My K10 is mostly used for with the 35mm Macro limited when I want to think about the pictures I am taking and focus on composition. Always keep my 58mm f1.4 Nokton handy if I want to be a bit further from the action, need more bokeh or the light begins to fade. Mostly I shoot people, gardens and up to 1:3 macro bugs and stuff. For the same lens outlay I could have a 16-50DA* but these two primes are more 'fun'. Holding out for an SLII Voigtlander 125mm Macro as my next prime purchase . . .

Right now the 18-55 MkII kit lens comes out for pics of the kids or at parties where my concern is grabbing the shot and the two ends of the zoom quickly offer different framing options- I dont really think of it as a zoom more a 18 or 55. In my Olympus OM kit I have a 70-210 Series One Vivitar that seems to be used pretty much the same way - so maybe it is just me

I am happy that the lens at least partially dictates the images I can take as it makes me think a bit more (which is good as digital seems to allow things to dumb down too much) but my current digital kit is a bit light on lens choice at the wide end. This is where I struggle a bit more to choose between prime and zoom - for landscapes etc being able to frame what I want is a great asset, bokeh is usually less important but do I get a 12-24 or hold out for a DA15. If I am honest with my self the zoom probably makes more sense for my digital photographic needs but then the only wide angle in my OM kit is a 19mm and I absolutely love it !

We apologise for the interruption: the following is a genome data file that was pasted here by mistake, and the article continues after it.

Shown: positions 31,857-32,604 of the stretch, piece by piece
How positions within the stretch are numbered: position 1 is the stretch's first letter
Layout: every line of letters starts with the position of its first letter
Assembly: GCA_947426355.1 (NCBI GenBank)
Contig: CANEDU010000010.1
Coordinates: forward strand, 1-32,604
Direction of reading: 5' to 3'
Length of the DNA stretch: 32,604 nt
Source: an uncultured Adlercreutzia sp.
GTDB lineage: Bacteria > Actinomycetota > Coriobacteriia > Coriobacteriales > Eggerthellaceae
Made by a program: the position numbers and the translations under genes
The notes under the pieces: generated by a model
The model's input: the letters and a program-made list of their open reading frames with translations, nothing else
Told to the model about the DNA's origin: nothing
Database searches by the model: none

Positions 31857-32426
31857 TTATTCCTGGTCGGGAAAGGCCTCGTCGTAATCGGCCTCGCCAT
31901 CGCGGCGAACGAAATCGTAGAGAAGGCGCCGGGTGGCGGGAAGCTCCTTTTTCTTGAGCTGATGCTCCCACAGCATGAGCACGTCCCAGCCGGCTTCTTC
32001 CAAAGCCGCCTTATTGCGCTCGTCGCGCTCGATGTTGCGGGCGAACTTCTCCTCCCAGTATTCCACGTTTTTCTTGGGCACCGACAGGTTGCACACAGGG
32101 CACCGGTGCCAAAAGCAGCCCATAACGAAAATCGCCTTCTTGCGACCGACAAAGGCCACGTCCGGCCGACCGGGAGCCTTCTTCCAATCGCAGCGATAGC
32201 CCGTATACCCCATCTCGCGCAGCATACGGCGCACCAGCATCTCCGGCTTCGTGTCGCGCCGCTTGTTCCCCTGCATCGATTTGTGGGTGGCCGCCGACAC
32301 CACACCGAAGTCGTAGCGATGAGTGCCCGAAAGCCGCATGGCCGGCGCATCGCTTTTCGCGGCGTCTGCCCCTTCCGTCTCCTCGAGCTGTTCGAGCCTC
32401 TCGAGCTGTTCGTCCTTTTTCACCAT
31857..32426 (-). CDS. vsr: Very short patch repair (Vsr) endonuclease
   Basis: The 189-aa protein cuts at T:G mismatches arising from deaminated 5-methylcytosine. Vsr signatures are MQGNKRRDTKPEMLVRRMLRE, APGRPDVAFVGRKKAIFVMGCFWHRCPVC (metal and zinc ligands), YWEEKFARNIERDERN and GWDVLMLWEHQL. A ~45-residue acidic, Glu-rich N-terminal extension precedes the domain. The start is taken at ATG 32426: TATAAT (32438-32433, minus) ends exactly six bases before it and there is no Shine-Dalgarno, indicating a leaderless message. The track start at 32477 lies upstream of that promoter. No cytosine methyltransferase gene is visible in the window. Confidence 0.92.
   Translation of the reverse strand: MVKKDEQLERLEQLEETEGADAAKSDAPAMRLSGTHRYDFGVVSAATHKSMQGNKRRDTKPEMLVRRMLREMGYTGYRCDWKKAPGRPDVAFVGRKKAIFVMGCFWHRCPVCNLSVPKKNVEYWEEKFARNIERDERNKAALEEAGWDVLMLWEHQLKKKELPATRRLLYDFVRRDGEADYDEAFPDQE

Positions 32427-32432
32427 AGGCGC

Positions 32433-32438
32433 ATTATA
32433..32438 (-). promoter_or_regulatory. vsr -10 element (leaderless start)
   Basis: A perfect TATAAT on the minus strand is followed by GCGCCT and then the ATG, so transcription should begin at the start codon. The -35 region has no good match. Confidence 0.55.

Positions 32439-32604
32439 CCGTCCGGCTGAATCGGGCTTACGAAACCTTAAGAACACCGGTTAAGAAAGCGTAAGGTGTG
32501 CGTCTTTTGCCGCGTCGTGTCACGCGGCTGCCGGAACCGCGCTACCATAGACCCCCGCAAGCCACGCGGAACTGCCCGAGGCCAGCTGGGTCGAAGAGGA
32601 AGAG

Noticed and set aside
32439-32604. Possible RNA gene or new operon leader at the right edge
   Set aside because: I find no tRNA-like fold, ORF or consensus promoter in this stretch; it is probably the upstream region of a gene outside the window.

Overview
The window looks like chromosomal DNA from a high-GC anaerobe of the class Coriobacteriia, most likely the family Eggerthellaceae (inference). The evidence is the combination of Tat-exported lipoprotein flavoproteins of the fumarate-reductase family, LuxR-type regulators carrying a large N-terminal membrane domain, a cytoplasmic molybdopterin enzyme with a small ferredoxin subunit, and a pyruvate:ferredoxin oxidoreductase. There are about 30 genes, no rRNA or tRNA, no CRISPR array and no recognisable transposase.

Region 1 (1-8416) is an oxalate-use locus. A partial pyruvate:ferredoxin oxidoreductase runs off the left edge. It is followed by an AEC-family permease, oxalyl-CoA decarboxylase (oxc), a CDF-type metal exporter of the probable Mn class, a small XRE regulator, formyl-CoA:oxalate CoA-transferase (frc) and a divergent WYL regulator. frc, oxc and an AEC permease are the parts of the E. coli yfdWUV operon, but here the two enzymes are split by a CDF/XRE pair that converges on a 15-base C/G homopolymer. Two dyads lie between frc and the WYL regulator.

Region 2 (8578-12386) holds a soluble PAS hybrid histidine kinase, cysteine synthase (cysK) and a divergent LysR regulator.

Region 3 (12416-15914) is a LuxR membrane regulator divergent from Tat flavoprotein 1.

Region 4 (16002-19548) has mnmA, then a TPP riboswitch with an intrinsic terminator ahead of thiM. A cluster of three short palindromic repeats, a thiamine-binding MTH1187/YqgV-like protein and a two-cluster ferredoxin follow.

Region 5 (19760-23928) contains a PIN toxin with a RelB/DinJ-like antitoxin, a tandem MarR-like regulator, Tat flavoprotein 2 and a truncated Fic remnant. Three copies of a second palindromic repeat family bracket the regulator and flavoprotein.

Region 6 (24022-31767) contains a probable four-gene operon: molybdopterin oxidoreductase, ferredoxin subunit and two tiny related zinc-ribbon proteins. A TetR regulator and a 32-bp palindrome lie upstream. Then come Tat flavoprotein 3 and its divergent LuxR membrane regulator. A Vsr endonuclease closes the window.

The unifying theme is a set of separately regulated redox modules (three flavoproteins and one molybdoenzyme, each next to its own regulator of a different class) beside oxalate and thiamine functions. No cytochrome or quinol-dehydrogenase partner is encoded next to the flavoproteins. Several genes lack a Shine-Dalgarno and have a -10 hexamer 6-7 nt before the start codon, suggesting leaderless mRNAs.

so, in summary of my ramble, no one right answer (not even for me)
09-22-2008, 03:47 AM   #7
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I'll only take one lens, or if I take two then I take two cameras. During the day I teach myself to see with whatever lens it is I have with me, to manouver for the shot (rather than zooming for it).

I do shoot with zooms, but mostly I use primes.
09-22-2008, 07:09 AM   #8
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I started out with zooms up to 135mm, but wasn't really satisfied with them (have been thru 4). Then I picked up the f*300mm and without realizing it, went to mostly primes. They offer more control and better (imo) sharpness. I find myself moving around a lot more to compose the shot, but i like the results i'm getting. The sigma 10-20mm will be replaced with the tokina 11-16mm (if its released for pentax) and the kit 18-55mm will remain also (it supplements the 10-20mm for realestate shoots). I keep eyeing the da 200mm, but that sigma 100-300mm keeps getting in the way.